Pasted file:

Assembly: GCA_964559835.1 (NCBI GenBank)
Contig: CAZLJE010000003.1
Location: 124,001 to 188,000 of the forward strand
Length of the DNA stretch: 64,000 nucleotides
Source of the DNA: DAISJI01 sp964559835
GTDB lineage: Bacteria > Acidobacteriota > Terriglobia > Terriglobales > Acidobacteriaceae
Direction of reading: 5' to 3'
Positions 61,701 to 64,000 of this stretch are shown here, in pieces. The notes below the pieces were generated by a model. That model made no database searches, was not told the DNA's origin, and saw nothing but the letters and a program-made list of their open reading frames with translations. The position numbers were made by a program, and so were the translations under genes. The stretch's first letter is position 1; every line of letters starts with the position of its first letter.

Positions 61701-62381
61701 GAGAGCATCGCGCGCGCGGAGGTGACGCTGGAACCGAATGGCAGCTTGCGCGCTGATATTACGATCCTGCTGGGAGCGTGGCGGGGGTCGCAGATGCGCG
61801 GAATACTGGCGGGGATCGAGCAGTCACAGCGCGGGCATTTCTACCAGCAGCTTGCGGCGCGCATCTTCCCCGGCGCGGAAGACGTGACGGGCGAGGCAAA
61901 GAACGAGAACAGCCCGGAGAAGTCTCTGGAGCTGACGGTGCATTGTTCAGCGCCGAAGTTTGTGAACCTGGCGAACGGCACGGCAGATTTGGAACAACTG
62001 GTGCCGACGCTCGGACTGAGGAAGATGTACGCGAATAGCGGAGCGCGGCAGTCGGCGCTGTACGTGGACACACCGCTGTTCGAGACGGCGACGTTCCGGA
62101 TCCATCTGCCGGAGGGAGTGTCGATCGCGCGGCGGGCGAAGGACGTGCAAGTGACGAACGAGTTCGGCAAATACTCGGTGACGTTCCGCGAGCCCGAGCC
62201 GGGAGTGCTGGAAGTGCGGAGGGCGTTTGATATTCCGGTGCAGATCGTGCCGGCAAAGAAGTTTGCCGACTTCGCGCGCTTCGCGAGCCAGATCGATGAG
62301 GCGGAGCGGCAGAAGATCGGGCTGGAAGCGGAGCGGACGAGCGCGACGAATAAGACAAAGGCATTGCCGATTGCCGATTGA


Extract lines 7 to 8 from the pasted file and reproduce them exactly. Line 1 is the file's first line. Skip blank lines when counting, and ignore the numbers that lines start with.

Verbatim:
Direction of reading: 5' to 3'
Positions 61,701 to 64,000 of this stretch are shown here, in pieces. The notes below the pieces were generated by a model. That model made no database searches, was not told the DNA's origin, and saw nothing but the letters and a program-made list of their open reading frames with translations. The position numbers were made by a program, and so were the translations under genes. The stretch's first letter is position 1; every line of letters starts with the position of its first letter.